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IT Metrics And Successful Measurement

By Matt Evans Achieving value-based measurement and continuous improvement of technology services requires an IT organization to implement activities based on what they want to accomplish, not on what they want to measure.
Oct 10, 2005
By

ITSM Watch Staff





By Matt Evans

One of the primary reasons measurement programs fail is because measurement is often done for the sake of measurement itself, and not tied to critical business drivers. In order to successfully measure service efficiency and effectiveness, IT organizations must ensure measurement activities are value-based.

Achieving value-based measurement and continuous improvement of technology services requires an IT organization to implement activities based on what they want to accomplish, not on what they want to measure. As understood and promoted by the ITIL framework and ITSM in general, the primary accomplishment of IT should be the effective alignment of services with the current and future needs of the business and its customers.

Therefore, from the standpoint of value and accomplishment, following are some key attributes that should be considered during the plan-do-check-act lifecycle of IT metrics management:

    Vision: The future state of any measurement program should be clearly outlined, specifically identifying the people, processes and technologies that are required to support the future state vision.

    Assess: Evaluate the current state of any existing measurement system and understand how best-in-class organizations implement these systems. Activities that are not value-based should be stopped immediately.

    Staffing: IT measurement is primarily built around people with clear roles and responsibilities to ensure accountability and efficiency. Obtaining formal commitment from senior management on support staff is critical to the success of any measurement program.

    Documentation: Measurement goals, objectives, milestones and underlying activities should be formalized to ensure sponsorship and continuity. Just like the core IT service support and delivery processes, the IT measurement process should also be captured and documented.

    Communication: Communication is required for measurement sustainability and ensures the entire organization understands and supports the program. More specifically, it is important to identify and maintain communication with those individuals that create value through use of the resultant performance measures.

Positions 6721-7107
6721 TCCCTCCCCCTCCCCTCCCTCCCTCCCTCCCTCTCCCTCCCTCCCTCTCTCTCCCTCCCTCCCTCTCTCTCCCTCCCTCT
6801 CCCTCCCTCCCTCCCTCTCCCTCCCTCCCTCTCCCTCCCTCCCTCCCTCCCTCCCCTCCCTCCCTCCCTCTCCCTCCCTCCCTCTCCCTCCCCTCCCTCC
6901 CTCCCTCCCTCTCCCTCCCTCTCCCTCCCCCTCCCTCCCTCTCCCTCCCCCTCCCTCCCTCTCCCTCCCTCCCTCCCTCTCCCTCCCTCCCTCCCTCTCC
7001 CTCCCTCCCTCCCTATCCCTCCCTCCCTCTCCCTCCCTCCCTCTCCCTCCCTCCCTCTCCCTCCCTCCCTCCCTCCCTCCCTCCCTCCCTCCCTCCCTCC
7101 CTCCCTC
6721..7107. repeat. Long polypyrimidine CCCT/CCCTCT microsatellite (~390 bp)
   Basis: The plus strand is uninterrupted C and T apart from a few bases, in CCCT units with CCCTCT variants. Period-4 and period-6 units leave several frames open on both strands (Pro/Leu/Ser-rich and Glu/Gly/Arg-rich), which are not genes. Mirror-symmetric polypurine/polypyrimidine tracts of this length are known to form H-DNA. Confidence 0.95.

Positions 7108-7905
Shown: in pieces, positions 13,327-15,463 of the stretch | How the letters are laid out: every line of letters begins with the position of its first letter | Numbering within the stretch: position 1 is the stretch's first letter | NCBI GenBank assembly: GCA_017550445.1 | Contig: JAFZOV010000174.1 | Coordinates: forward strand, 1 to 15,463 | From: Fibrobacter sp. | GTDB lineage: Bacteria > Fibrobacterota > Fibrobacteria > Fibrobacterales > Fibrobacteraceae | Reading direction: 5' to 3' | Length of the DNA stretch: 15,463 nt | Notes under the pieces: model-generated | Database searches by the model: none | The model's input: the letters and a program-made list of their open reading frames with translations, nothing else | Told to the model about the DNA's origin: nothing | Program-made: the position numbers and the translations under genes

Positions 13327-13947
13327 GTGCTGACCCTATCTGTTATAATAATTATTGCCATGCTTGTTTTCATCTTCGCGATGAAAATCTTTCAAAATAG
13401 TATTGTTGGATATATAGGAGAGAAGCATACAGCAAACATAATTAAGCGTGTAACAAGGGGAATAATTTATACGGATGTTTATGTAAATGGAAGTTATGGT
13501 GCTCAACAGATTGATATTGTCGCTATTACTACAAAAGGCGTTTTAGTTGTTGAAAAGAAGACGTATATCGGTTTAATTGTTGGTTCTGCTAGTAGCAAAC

Consistency: The core building blocks of measurement should be established with consistency in order to minimize measurement costs. Specific metrics should be developed, captured, measured, reported and reviewed in a consistent fashion, supported by standard procedures, processes and policies.

    Control: With the advent of IT governance, Sarbanes-Oxley and other legislative requirements, metrics and measurement should be monitored for completeness, accuracy, validity and appropriate authorization prior to commencement of any related activities.

    Prototype: A prototype or "proof-of-concept" measurement project may be a key activity in demonstrating value to the business. In turn, measurement activities can be bootstrapped and evolve with the maturing knowledge and support provided by the stakeholders.

    Prioritize: Any measurement results should be used as an input for prioritizing the service improvement program portfolio. Just as individual metrics themselves need to be evaluated for value, improvement projects based on measurement findings need to be cost-justified and prioritized based their inherent value to the business.

    Reporting: The true audience of a measurement program is the business leadership. Measurement results need to be rationalized, rolled-up and reported in a non-technical format, on a consistent basis and to the appropriate business audience in order to add real business value.

Keep in mind that mapping a specific metric back to a business objective does not necessarily validate its value or the effort involved in establishing and maintaining measurement activities. Investment in IT measurement is justified only when IT metrics are established collectively, based on value and drive accomplishment.

Bottom Line: In the end, IT measures must have context to have meaning; the appropriate context is derived by deciding which investments in measurement will actually provide business value. Adding value requires taking action and establishing clear goals and expectations, based on value-based measurement attributes. The success of any measurement program will be dictated by how effectively management aligns and leverages the people, processes and technologies that enable the vision.

Matt Evans is the Managing Director for ProcessWorx LLC. Mr. Evans holds a Masters degree in MIS and has extensive experience as an Information Technology professional specializing in IT service management, process improvement and legislative compliance.




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